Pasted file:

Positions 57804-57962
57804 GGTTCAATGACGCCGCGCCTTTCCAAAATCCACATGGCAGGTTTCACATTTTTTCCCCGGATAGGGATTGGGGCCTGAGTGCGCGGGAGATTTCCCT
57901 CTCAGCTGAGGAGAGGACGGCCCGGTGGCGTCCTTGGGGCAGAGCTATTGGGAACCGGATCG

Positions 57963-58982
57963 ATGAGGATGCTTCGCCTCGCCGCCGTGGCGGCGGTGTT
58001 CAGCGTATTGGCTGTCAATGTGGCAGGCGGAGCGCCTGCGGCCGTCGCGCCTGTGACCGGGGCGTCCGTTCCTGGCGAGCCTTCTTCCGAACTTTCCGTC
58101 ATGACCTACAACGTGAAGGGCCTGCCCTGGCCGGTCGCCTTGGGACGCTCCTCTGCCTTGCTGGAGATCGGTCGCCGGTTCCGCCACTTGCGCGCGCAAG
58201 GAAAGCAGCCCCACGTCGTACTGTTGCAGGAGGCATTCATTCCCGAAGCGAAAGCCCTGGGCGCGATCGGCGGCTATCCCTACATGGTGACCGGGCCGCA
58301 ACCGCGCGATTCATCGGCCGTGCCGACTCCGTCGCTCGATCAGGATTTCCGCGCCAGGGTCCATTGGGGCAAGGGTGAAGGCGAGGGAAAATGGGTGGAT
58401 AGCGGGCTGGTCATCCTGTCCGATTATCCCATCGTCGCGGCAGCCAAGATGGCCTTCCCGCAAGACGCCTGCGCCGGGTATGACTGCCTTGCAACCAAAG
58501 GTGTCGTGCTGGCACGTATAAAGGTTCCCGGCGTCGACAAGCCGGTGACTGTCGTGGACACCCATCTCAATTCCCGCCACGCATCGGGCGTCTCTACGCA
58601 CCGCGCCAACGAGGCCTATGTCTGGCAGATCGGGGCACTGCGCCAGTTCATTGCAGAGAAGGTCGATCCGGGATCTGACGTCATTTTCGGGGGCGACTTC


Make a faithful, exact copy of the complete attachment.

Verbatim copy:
Positions 57804-57962
57804 GGTTCAATGACGCCGCGCCTTTCCAAAATCCACATGGCAGGTTTCACATTTTTTCCCCGGATAGGGATTGGGGCCTGAGTGCGCGGGAGATTTCCCT
57901 CTCAGCTGAGGAGAGGACGGCCCGGTGGCGTCCTTGGGGCAGAGCTATTGGGAACCGGATCG

Positions 57963-58982
57963 ATGAGGATGCTTCGCCTCGCCGCCGTGGCGGCGGTGTT
58001 CAGCGTATTGGCTGTCAATGTGGCAGGCGGAGCGCCTGCGGCCGTCGCGCCTGTGACCGGGGCGTCCGTTCCTGGCGAGCCTTCTTCCGAACTTTCCGTC
58101 ATGACCTACAACGTGAAGGGCCTGCCCTGGCCGGTCGCCTTGGGACGCTCCTCTGCCTTGCTGGAGATCGGTCGCCGGTTCCGCCACTTGCGCGCGCAAG
58201 GAAAGCAGCCCCACGTCGTACTGTTGCAGGAGGCATTCATTCCCGAAGCGAAAGCCCTGGGCGCGATCGGCGGCTATCCCTACATGGTGACCGGGCCGCA
58301 ACCGCGCGATTCATCGGCCGTGCCGACTCCGTCGCTCGATCAGGATTTCCGCGCCAGGGTCCATTGGGGCAAGGGTGAAGGCGAGGGAAAATGGGTGGAT
58401 AGCGGGCTGGTCATCCTGTCCGATTATCCCATCGTCGCGGCAGCCAAGATGGCCTTCCCGCAAGACGCCTGCGCCGGGTATGACTGCCTTGCAACCAAAG
58501 GTGTCGTGCTGGCACGTATAAAGGTTCCCGGCGTCGACAAGCCGGTGACTGTCGTGGACACCCATCTCAATTCCCGCCACGCATCGGGCGTCTCTACGCA
58601 CCGCGCCAACGAGGCCTATGTCTGGCAGATCGGGGCACTGCGCCAGTTCATTGCAGAGAAGGTCGATCCGGGATCTGACGTCATTTTCGGGGGCGACTTC